Ah, I can see what you mean re: good comments also being slightly negative. I don’t mind good compliments b/c usually it means I’ve been working hard to make a change, and someone noticed.

  10. January 16, 2012 10:33 am

    Hi, it is so great to hear that you want to reach out and help other people, I would like to do the same. Obtaining support from family has not been easy for me, sometimes family does put you down.

  11. January 16, 2012 11:20 pm

    That’s a tough situation. I think, if it was a family member or close friend and they were having weight-related health problems I would sit them down and say I was concerned about them. We all want our loved ones to live full and healthy lives. A lot of it is an addiction mind-set. They feel they HAVE to eat certain foods or eat a certain way to feel good, self-medicating if you will …with food. If I had an addiction that was equally crippling and damaging to my health I would want someone to confront me about it. But..as you said..there is a certain “taboo” about weight-related comments. One approach could be toinvite them along to play tennis, go jogging, go for a walk, etc. They don’t need someone telling them they are overweight, they need someone to help them do something about it until they are able to do it on their own.

    • January 16, 2012 11:41 pm

      If I had an addiction that was equally crippling and damaging to my health I would want someone to confront me about it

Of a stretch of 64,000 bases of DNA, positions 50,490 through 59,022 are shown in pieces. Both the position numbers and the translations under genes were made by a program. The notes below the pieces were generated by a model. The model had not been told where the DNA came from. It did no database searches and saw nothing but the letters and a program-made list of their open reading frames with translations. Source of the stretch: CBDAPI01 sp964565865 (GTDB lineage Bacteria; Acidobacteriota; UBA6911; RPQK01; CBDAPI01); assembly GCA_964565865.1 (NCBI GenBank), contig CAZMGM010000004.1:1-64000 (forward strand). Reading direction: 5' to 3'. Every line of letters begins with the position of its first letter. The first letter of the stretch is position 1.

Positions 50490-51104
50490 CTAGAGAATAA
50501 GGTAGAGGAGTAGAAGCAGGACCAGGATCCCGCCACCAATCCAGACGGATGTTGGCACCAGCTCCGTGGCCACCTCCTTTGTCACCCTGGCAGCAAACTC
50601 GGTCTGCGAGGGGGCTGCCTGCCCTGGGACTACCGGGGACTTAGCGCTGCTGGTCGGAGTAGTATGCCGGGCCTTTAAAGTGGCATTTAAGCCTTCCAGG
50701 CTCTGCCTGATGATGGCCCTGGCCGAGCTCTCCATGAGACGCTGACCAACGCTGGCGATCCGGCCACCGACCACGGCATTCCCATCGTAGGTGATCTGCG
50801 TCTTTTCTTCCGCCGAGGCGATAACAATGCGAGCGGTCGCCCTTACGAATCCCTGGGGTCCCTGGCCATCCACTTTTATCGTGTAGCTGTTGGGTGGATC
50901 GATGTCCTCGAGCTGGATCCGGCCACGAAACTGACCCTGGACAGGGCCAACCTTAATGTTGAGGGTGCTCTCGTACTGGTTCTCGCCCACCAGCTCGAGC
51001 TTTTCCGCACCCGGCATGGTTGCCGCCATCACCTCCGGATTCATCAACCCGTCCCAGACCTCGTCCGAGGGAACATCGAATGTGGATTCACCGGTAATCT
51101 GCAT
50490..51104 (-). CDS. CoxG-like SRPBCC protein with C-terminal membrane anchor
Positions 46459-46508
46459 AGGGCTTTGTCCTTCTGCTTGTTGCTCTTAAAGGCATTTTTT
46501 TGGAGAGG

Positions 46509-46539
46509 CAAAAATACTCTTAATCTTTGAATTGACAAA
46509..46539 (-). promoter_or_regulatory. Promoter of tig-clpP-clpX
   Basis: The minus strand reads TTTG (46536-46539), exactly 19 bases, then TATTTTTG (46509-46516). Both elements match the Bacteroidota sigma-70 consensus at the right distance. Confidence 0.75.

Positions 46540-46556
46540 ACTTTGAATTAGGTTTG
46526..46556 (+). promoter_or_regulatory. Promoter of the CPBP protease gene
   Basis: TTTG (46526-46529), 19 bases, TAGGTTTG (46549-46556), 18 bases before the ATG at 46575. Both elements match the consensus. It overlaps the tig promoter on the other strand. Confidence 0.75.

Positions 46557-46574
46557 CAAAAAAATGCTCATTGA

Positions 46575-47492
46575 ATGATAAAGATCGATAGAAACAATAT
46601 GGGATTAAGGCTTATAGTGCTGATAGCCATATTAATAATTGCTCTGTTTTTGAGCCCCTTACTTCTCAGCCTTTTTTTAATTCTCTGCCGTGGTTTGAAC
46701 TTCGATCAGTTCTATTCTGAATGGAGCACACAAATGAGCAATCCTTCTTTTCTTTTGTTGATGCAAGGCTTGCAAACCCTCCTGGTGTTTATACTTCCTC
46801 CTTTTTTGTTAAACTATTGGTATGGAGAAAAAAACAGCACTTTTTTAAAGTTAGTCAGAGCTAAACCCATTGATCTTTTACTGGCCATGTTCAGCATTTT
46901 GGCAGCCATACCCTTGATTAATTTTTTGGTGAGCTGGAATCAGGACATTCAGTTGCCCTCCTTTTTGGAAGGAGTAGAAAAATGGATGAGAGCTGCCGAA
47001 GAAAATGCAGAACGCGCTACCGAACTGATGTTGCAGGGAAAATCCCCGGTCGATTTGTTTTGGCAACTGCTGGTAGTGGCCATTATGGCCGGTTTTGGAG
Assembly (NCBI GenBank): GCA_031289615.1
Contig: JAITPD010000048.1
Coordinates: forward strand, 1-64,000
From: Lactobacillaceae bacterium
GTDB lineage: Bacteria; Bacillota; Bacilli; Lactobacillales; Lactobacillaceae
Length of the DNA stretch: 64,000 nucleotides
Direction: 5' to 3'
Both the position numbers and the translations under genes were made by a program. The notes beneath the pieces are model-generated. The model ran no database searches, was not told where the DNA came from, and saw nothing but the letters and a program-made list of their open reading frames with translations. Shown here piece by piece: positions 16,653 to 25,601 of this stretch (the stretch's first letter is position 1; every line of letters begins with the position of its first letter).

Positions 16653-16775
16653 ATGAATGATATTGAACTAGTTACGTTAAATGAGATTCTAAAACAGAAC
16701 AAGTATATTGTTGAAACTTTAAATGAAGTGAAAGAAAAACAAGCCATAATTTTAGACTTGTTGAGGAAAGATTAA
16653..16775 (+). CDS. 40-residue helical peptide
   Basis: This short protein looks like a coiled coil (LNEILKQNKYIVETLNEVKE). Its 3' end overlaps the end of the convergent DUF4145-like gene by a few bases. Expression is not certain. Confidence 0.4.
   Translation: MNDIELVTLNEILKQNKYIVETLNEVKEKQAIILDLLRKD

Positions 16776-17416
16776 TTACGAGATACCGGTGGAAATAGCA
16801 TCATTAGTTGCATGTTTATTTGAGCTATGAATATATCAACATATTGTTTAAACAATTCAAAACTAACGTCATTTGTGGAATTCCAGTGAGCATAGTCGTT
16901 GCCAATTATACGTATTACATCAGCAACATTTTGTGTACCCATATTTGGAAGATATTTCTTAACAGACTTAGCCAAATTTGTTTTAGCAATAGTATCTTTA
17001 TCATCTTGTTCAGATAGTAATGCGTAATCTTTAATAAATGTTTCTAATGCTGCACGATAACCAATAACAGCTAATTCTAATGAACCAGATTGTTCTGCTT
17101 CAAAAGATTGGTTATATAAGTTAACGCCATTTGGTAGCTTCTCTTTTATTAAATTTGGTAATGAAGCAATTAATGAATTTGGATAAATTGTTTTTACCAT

Wow, when you say it like that, it actually is really clear to me. Not everyone will have such an extreme situation, but it can be considered a form of substance abuse / addiction for many people.

  12. January 17, 2012 7:27 am

    I have been trying to lose weight since Jan.2 🙂 and that’s a day after the long holiday of indulgence to food.

  13. January 18, 2012 3:20 am

    I think fitness is YOUR business! No one can tell you what to do (unless you hire them)… you have to get yourself motivated enough to do it because it’s a LIFESTYLE change. You have to make it part of your routine, like brushing your teeth every morning!

  14. January 18, 2012 3:35 pm

    Interesting question – whose business is it anyway! If pushed about some negative choices, I tend to get defensive – how does a friend guide me back to the straight and narrow?? Perhaps it is something that we (I) have to see for ourselves. Friends can be supportive – once a decision is made to get back on track – their help can be instrumental, but in our society today – is the topic so sensitive, so taboo, it is best not spoken – or are some so insensitive in how they approach this subject, that it makes it worse!!! I think, in the end, it is the business of the person who is looking in the mirror. Whether it be old photos or trying on an old pair of pants that no longer fit – only when that individual is ready to deal with the issues are the real changes going to happen. It will have to come from within (but support from friends at this stage – also crucial!!??) I have struggled with weight and related issues since my teens – would love to know the answer! For now – just have to try to figure it out! Interesting question for thought. Thanks.

  15. January 18, 2012 10:05 pm

    I always wonder why when I acknowledge a bit of weight gain on myself, people around immediately tell me I’m wrong. I know how my pants used to fit and how they fit now, but perhaps they’re trying to save my feelings? I wish we could all be a little more open about weight and how it makes us feel – that’s the first step in getting support towards a healthier life and healthier habits! Great post!